(Larry Murray, Berkshire On Stage) What do you suppose was on Steve Jobs’ iPod? What did he listen to….while it may be fun to speculate, it’s been out there for years: he liked all types of music. The person who revolutionized the way we consume music did, in actuality, consume a great deal of it himself. And not just as a passive listener, but like many of us, he was active, thinking about what he was hearing and making constant comparisons.
It is one reason he loved Bob Dylan recordings. Jobs was a child of the sixties, born in 1955, so he grew up when the Beatles and Bob Dylan were the toast of the international music scene. He was also exposed to classical music, and developed a passion for Bach.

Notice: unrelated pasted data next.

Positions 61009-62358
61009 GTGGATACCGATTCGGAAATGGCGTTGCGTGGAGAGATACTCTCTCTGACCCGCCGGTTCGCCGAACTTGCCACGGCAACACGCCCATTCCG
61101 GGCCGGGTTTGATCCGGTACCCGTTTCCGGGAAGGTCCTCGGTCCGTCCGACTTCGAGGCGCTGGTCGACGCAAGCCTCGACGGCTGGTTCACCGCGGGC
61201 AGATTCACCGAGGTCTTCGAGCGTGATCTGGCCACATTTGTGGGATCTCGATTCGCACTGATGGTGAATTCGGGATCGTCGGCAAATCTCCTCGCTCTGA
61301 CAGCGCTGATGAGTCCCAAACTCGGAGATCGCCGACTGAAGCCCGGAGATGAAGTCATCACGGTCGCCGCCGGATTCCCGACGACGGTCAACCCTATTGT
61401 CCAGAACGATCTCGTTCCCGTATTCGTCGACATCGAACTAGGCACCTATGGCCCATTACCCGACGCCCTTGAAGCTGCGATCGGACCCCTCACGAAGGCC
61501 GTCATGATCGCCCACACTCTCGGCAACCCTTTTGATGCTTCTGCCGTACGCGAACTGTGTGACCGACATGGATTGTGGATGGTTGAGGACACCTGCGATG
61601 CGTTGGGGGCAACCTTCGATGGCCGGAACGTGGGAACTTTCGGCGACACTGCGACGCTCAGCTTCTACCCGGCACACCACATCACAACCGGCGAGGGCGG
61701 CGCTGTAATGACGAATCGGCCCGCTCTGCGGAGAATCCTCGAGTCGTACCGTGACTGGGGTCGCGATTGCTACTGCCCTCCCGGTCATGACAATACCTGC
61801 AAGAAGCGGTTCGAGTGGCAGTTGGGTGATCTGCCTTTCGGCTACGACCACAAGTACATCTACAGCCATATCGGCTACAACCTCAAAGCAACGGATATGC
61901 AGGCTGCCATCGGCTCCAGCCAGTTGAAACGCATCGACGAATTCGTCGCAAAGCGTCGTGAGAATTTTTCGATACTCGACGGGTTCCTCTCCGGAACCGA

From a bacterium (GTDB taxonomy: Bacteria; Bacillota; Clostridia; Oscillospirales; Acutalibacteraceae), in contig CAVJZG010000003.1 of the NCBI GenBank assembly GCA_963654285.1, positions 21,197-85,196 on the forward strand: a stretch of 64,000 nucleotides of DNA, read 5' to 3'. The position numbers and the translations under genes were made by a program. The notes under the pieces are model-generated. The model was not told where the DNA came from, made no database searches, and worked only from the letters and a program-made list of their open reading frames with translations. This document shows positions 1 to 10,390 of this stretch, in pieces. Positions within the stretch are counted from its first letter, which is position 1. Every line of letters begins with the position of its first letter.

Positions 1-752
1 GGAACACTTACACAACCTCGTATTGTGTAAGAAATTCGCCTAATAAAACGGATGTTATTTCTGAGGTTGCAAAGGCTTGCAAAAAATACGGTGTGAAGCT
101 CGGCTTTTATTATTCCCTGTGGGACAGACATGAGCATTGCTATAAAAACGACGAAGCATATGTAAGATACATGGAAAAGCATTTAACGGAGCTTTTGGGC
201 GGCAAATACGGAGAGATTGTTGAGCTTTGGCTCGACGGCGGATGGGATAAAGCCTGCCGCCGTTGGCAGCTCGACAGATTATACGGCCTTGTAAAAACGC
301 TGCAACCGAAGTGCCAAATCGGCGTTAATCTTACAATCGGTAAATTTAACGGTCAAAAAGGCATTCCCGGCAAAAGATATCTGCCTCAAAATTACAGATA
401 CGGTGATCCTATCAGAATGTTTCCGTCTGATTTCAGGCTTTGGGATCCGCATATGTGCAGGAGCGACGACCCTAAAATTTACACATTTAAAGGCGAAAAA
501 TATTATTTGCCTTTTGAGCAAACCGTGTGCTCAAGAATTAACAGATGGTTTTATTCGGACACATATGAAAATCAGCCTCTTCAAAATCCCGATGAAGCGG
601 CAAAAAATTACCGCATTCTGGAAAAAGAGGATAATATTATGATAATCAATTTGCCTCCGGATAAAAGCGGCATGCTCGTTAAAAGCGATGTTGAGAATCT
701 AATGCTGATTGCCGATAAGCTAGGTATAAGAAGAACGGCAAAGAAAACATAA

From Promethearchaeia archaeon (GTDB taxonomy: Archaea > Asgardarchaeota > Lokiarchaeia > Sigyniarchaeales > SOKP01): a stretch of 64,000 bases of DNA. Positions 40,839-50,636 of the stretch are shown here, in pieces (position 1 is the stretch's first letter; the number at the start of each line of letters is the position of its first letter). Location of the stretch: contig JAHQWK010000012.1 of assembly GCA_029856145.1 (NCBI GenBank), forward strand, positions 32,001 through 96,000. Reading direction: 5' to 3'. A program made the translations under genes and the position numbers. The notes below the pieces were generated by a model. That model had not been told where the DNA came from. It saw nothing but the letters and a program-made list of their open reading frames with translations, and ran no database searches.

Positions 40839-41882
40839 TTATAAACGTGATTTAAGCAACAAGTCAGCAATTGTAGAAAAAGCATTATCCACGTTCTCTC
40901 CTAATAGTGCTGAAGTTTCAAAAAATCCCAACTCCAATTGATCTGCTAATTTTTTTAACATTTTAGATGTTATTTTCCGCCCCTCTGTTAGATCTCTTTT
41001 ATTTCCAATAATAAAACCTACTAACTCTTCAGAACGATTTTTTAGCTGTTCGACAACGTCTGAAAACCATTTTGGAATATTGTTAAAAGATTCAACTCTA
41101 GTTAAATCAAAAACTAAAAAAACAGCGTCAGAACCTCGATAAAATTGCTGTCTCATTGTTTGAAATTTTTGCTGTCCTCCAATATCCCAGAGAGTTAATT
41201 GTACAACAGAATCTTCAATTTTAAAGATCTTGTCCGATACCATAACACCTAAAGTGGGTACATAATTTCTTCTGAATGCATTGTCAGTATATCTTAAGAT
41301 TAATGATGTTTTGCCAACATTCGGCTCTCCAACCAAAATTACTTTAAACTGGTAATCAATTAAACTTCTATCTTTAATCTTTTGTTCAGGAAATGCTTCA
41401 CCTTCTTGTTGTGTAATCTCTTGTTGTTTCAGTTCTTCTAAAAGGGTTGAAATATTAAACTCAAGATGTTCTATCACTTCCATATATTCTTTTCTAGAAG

In Walter Isaacson’s new biography of Steve Jobs, entitled simply “Steve Jobs,” readers learn that Jobs once obsessively collected concert bootlegs by Dylan from his early electric period of 1965 and 1966. Likewise, Jobs was stunned by the creative majesty of the Beatles. He approached the challenge of securing the Beatles for iTunes with the single-minded focus of Captain Ahab pursuing Moby-Dick. One of Jobs’ proudest professional moments was the day he finally locked up the Beatles to sell their music digitally on iTunes.